The dollar fell against the yen in Asia early on Tuesday with remarks from the Fed chief that suggested rate hikes were likely sooner rather than later failing to lift the greenback.
The U.S. dollar index, which measures the greenback’s strength against a trade-weighted basket of six major currencies, was last quoted at 100.94.
The Federal Reserve’s plans to raise U.S. interest rates gradually are aimed at sustaining full employment and near-2-percent inflation without letting the economy overheat, Fed Chair Janet Yellen said on Monday.
“I think we have a healthy economy now,” Yellen said at an event at the University of Michigan’s Ford School of Public Policy in Ann Arbor.
Yellen repeated earlier comments that the economy is expected to continue to grow at a moderate pace.
“Whereas before we had our foot pressed down on the gas pedal trying to give the economy all the oomph we possibly could, now allowing the economy to kind of coast and remain on an even keel — to give it some gas but not so much that we are pressing down hard on the accelerator — that’s a better stance of monetary policy,” she said. “We want to be ahead of the curve and not behind it.”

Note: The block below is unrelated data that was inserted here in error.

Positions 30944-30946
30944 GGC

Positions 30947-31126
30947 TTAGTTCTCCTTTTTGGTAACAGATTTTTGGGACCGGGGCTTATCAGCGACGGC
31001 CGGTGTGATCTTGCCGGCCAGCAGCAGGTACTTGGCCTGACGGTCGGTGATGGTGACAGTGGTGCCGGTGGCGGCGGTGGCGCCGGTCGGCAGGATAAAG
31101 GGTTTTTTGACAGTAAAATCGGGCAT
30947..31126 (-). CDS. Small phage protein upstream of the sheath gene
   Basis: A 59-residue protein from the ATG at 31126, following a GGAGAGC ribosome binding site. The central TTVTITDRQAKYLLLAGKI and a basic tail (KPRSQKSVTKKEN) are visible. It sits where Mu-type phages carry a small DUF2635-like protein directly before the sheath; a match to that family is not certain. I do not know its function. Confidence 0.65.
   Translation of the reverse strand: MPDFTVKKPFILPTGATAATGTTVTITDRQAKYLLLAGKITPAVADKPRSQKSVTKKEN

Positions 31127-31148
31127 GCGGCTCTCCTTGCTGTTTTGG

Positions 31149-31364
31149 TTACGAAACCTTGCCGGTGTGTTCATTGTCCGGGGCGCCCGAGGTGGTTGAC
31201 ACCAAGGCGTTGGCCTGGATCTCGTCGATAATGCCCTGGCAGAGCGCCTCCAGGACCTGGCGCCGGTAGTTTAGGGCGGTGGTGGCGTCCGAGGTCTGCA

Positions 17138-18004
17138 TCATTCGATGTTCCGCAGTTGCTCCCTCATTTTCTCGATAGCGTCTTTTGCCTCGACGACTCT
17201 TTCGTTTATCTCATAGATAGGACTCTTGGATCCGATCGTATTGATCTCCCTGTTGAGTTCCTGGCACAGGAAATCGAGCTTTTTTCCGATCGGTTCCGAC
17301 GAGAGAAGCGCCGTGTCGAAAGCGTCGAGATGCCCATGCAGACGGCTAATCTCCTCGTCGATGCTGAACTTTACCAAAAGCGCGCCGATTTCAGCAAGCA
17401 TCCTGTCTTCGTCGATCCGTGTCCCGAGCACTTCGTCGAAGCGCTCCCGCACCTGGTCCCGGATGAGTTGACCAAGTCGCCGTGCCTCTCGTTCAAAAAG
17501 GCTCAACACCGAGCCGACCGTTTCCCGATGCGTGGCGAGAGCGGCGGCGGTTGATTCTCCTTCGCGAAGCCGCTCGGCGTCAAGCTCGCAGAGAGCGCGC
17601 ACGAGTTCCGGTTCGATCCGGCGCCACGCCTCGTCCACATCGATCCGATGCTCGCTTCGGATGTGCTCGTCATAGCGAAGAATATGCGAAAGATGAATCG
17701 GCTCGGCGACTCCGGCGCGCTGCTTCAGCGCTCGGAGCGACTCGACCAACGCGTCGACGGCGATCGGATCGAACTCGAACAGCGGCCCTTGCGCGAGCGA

Overnight, the dollar dipped against a basket of major currencies on Monday, as geopolitical tensions remained front and center.
In what was a quiet day for top-tier economic data releases, investors focused on geopolitical tensions in the Middle East, after last week’s U.S. missile strike on an airbase in Syria.
Meanwhile, geopolitical tensions in Asia surfaced, following the U.S decision to move a Navy strike group toward the Korean peninsula amid continued missile tests by North Korea.
Some analysts, expected the dollar to continue its downward bias but warned that sentiment has improved in recent trading sessions.
The euro gained against the dollar, after falling to a 1-month low, as investors grew anxious ahead of the first round of French presidential elections on April 23.